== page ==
Click on a photo to enlarge it.
28. What is your love language?
Ahem. That is personal. Let’s just say that it includes laughter.
26. What popular notion do you think the world has most wrong?
This is quick and easy.
I don’t believe Jesus was a white man from the Bronx. Most of the photos and drawings you see in America show Jesus as a white man. I have seen many men from the part of the world where Jesus lived. They look nothing like the majority of photos I see. When did you ever see a man from the Middle East who was born there… with blonde hair? Blue eyes?
I could be wrong. It wouldn’t be the first time.
25. If you could have dinner with anyone in history, who would it be and what would you eat?
I never had the opportunity to meet my paternal grandparents. They passed away before I visited my biological family in Georgia in May of 2011. If I could, I’d like to have a private dinner with them in their old home in Young Harris, Georgia. I have so many questions about their life, beliefs, relationship with God, family history and how they raised their children. I understand that my grandma was a fantastic cook, and she was also a quilter. I would hope she would cook a meal that she has cooked for her family on a regular basis, and show me how to prepare it. After dinner, of course, we would sit down and chat at the quilt frame.
24. Describe your family dynamic of your childhood vs. your family dynamic now.
When I was growing up my father had his own floral business. He worked 6-7 days each week depending on the time of year and if it was around a holiday. It was difficult to take vacations because 1) he was his own boss, thus he didn’t get “vacation pay.” 2) If he wasn’t at the shop, he wasn’t earning money. After many years of that, my mother put her foot down, and we eventually took a vacation every summer. By then, he had hired one or two people who could work in the shop while he was gone, so he didn’t have to close entirely. It helped, but his main focus was still on his business. My mother made most of the decisions in the family, and usually my father went along with whatever she said. As a father, he tried to spend as much time with my brother and I as he could. He read to me every night before I went to bed, and did the same with my brother. Both Bob and I spent time “working” alongside Dad in the flower shop, and the money we earned went into our college funds. It taught us a lot!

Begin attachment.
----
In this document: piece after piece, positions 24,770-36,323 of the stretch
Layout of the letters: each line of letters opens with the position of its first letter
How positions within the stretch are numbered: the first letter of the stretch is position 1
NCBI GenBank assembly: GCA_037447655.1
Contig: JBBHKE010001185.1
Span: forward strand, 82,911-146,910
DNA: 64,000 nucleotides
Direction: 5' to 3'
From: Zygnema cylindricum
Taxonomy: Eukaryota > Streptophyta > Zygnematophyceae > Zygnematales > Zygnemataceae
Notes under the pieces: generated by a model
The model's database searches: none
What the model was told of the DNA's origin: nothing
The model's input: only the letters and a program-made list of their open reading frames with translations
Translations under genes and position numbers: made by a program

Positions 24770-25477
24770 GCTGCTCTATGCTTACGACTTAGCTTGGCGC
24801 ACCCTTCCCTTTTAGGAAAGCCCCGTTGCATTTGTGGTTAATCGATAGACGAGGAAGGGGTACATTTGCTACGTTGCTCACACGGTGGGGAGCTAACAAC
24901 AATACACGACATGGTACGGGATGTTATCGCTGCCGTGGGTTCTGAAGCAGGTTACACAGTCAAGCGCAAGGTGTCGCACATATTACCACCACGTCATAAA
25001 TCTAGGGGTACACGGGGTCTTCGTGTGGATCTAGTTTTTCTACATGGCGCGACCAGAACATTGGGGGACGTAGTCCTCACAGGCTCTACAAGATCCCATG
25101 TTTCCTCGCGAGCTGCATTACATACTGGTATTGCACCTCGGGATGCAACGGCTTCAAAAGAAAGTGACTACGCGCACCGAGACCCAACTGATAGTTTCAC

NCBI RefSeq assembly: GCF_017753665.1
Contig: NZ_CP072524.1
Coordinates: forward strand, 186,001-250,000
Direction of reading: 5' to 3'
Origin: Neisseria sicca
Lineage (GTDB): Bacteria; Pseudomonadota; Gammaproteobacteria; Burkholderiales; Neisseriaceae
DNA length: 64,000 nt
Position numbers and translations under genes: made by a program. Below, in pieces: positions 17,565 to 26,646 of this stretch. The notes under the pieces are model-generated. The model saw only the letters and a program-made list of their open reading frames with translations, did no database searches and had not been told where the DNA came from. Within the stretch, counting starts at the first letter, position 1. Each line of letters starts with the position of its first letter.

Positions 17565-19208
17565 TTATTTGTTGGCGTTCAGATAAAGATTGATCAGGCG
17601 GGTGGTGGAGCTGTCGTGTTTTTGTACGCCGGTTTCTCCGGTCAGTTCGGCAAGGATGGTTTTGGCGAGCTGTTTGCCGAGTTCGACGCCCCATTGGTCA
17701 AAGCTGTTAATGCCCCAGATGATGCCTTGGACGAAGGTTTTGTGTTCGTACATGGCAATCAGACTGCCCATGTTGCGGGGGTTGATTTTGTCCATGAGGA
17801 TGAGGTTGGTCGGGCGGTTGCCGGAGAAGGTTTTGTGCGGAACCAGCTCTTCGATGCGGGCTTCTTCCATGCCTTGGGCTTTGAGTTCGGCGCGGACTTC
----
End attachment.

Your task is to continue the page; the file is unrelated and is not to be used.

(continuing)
My husband also has his own business. He used to work 6 days a week to keep his shop open, and had many of the same issues that my dad did when it came to taking time off. Because he’s self-employed and the only employee, we often joke about the really bad Company Christmas parties he has. My husband has always taken time to do things with our sons, and when he could, would squeak away from work on Saturdays to attend their ball games and other events. But it was difficult for him to get away. Now, he works 5 days each week, and really enjoys a “normal weekend.” As a couple, we make most of our decisions together. I’m proud that I have never given him a “Honey Do” list. It has just never been necessary, as we both know what needs to be done and share most of the work. I should add, that he also worked for my dad. During college, he would come back to town around the holidays and dad would put him to work making deliveries. Then when he graduated from college, he worked part-time for him and part-time for his mother in HER business. As you can see, the small business thing is in our blood!